Thursday, June 29, 2017


TigerBlog got an email the other day out of the blue from his old friend Randy Neeff.

Do you remember when TB first wrote about her? It was back in 2014, after Princeton hosted Harvard in men's basketball.

You can read it HERE.

If you don't want to read it, TigerBlog will sum it up for you. Randy Neeff, back when she was 19 or so, had it all. Beauty. Brains (though she was going to Harvard, so maybe not). Zest for life. Everything.

These days, she sees the world from her wheelchair, the result first of a car accident and then later a fall while mountain climbing. Her body has betrayed her; that spirit will remain unbroken forever.

She's a marvel, Randy. When TB saw her for the first time in years, decades really, she had the same smile she did back when she was 19. She struggles to speak, but she's still sharp, funny, at times biting. She can't walk, and yet she is constantly looking for the next fun thing to do.

That was the context of her email. Get together. Find something interesting to do this summer.

Her vitality is inspirational. It also serves as a reminder of life's inherent unfairness.

Princeton Athletics is filled with wonderful stories of current athletes and alums who do incredible things, on fields and off of them. They win championships. They build enduring relationships. They serve the community. They achieve insane things in classrooms, writing thesis topics whose titles alone often confuse TigerBlog. They sing in shows. They dance in theater groups.

When they leave Princeton, they stay close, no matter where on this planet they are. They give back. They stay loyal. Wherever they are, they make Princeton Athletics proud, and they leave the people they meet awed that Princeton Athletics produces these kinds of alums.

TigerBlog has spent his career chronicling these achievements. He's followed many of them after they leave, and it's always great to hear their stories of how everything is going, with their careers and kids and all.

But as TB also knows, and as he sees in his friend Randy, there's an inherent unfairness to the world. All of the stories aren't always happy.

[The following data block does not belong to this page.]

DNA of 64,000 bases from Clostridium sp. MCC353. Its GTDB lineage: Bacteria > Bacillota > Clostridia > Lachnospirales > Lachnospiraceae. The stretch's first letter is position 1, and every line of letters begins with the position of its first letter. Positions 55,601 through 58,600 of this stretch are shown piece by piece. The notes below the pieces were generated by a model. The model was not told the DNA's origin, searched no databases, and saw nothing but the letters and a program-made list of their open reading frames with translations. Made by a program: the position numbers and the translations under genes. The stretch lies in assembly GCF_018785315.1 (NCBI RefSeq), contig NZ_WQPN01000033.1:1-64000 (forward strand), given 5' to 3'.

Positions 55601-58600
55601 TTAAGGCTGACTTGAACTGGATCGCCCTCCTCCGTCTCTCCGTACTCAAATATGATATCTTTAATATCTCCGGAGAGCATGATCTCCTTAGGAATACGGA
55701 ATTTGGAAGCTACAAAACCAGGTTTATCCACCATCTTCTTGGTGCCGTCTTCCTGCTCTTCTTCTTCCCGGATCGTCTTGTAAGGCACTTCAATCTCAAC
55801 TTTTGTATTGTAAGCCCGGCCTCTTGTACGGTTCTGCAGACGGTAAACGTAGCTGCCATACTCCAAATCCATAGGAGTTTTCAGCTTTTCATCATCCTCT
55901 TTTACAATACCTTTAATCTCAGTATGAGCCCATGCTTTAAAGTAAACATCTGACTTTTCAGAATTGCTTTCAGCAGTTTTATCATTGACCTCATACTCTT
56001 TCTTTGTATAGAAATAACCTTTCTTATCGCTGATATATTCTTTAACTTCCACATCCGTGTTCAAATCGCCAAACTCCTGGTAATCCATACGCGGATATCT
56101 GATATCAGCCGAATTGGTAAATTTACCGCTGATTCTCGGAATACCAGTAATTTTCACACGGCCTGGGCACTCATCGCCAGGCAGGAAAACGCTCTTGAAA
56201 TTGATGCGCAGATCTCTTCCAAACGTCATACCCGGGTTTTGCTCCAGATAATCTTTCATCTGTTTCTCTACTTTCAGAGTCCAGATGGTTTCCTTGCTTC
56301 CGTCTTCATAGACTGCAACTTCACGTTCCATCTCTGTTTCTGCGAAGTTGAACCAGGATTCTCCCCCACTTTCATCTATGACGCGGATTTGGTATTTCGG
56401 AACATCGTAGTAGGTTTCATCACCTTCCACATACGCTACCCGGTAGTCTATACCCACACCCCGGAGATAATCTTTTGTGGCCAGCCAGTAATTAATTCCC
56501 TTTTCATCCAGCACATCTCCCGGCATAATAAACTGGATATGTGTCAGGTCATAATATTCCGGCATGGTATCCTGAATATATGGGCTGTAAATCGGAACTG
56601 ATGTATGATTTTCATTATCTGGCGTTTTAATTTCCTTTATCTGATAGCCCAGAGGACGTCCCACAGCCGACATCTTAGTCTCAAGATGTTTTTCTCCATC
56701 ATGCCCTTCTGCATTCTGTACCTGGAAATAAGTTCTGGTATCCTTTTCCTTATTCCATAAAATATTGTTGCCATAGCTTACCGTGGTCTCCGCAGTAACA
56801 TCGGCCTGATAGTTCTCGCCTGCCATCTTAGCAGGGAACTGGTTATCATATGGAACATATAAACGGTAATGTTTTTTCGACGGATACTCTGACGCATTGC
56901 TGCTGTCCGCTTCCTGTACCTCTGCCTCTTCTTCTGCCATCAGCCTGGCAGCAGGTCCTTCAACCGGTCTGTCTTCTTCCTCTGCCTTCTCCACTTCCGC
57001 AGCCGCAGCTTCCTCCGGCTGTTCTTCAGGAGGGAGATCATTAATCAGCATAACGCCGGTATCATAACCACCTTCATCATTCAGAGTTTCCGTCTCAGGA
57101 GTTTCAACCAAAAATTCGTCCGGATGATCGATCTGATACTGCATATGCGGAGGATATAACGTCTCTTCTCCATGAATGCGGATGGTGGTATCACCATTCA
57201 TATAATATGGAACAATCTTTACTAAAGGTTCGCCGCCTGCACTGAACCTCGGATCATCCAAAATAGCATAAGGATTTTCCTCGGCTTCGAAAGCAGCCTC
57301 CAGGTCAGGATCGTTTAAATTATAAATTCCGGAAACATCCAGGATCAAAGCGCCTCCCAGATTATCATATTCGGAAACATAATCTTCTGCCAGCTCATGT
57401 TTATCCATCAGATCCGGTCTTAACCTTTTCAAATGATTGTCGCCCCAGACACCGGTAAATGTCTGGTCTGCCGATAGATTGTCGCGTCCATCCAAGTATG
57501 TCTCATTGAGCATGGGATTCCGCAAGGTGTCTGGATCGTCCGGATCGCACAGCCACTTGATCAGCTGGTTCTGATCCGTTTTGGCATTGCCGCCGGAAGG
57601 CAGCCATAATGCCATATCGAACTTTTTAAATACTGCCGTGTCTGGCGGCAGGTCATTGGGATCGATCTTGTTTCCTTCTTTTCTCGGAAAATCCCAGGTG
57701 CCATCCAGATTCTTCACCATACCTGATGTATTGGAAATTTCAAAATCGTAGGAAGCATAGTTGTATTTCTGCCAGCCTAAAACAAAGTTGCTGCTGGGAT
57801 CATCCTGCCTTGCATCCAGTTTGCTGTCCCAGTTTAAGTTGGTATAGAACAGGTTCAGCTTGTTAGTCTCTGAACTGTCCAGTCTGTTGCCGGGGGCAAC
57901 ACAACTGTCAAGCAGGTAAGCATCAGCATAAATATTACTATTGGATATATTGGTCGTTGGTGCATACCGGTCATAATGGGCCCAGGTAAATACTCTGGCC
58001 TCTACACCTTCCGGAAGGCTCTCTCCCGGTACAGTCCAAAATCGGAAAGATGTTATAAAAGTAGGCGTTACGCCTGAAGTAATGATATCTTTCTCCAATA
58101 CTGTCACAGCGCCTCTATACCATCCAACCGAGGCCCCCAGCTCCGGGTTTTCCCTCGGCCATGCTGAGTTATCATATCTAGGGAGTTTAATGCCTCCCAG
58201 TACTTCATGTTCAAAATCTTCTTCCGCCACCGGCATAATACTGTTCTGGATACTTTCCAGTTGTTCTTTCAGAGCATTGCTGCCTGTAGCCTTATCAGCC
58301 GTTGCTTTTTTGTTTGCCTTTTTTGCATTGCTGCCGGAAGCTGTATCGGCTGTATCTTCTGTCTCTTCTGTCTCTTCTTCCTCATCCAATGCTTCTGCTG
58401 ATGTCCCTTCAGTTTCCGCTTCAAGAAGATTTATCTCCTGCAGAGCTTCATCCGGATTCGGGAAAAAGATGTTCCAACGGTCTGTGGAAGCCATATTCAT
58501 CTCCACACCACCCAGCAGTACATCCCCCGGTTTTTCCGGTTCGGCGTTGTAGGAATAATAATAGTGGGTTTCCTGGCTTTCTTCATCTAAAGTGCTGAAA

He's seen it in a lot of ways. From his mother. From Ann Bates. Bob Callahan. From friends who have similar stories to tell.

From his friend Digger, whose son Derek has battled a hideous life-threatening disease for most of his nearly 20 years that he's been alive. Every day becomes a battle.

And so it is now for two more Princeton athletic alums, women's soccer player Taylor Numann (Class of 2009) and her husband, former men's hockey player Sam Sabky (Class of 2011).

Taylor babysat for Miss TigerBlog once, a long time ago. MTB asked for about a year when Taylor would come and play with her again.

On the field, Taylor Numann was a first-team All-Ivy player. She also scored both goals - including one four minutes away from the end of the second overtime - in her last regular season game, a 2-1 win over Penn that gave Princeton the 2008 Ivy League championship.

Had the game ended in a tie, Princeton would not have won the league or advanced to the NCAA tournament. As the minutes wore down, it seemed like it would be a day of utter frustration - until she headed in Sarah Peteraf's corner kick.

These days, the Sabky's have a different opponent to worry about than the time on the clock in a soccer game. This time, it's another extremely rare disease, another one that TB has never before heard of like the one that attacked Derek, this one called Niemann-Pick Type A.

It has gone after the Sabky's baby son Purnell, with the diagnosis just before Mothers' Day. It's a horrific disease with an even more horrible deadline - life expectancy is no more than three years.

HERE is the Facebook page with more information. 

Not surprisingly, both the soccer and hockey alumni groups are rallying to help. It's what Princeton teammates do for each other.

HERE is the link to the gofundme page. You can see that there's already been a lot of people who have stepped up.

As TB understands it, there is a cure on the horizon. It's a race for Purnell and the Sabky's. They don't have a lot of time to wait for it.

Again, as TB said before, here is another example of life's unfairness. You never know where it's going to come from and where it's going to go next.

Or why. You can drive yourself nuts trying to figure that out.

Or you can do everything you can to try to help. That's the lesson that Digger and his family learned a long time ago.

The other lesson that they learned is that they could count completely on the Princeton Athletics family, who has been there with them the whole time. And now they're there with Purnell as well.

Every day is a battle.

Inside the unfairness, though, there can be some victories.

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